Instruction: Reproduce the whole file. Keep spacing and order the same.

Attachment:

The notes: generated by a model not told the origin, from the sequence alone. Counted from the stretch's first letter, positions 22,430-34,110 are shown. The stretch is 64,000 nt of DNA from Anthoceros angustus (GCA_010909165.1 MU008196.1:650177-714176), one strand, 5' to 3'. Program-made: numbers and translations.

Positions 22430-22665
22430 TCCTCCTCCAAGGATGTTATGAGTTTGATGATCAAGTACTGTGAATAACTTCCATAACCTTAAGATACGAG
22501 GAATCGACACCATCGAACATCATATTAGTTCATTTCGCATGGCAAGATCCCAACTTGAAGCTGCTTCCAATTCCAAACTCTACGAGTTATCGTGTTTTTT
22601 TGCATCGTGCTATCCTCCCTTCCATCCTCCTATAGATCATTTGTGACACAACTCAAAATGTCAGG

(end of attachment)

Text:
The notes: generated by a model not told the origin, from the sequence alone. Counted from the stretch's first letter, positions 22,430-34,110 are shown. The stretch is 64,000 nt of DNA from Anthoceros angustus (GCA_010909165.1 MU008196.1:650177-714176), one strand, 5' to 3'. Program-made: numbers and translations.

Positions 22430-22665
22430 TCCTCCTCCAAGGATGTTATGAGTTTGATGATCAAGTACTGTGAATAACTTCCATAACCTTAAGATACGAG
22501 GAATCGACACCATCGAACATCATATTAGTTCATTTCGCATGGCAAGATCCCAACTTGAAGCTGCTTCCAATTCCAAACTCTACGAGTTATCGTGTTTTTT
22601 TGCATCGTGCTATCCTCCCTTCCATCCTCCTATAGATCATTTGTGACACAACTCAAAATGTCAGG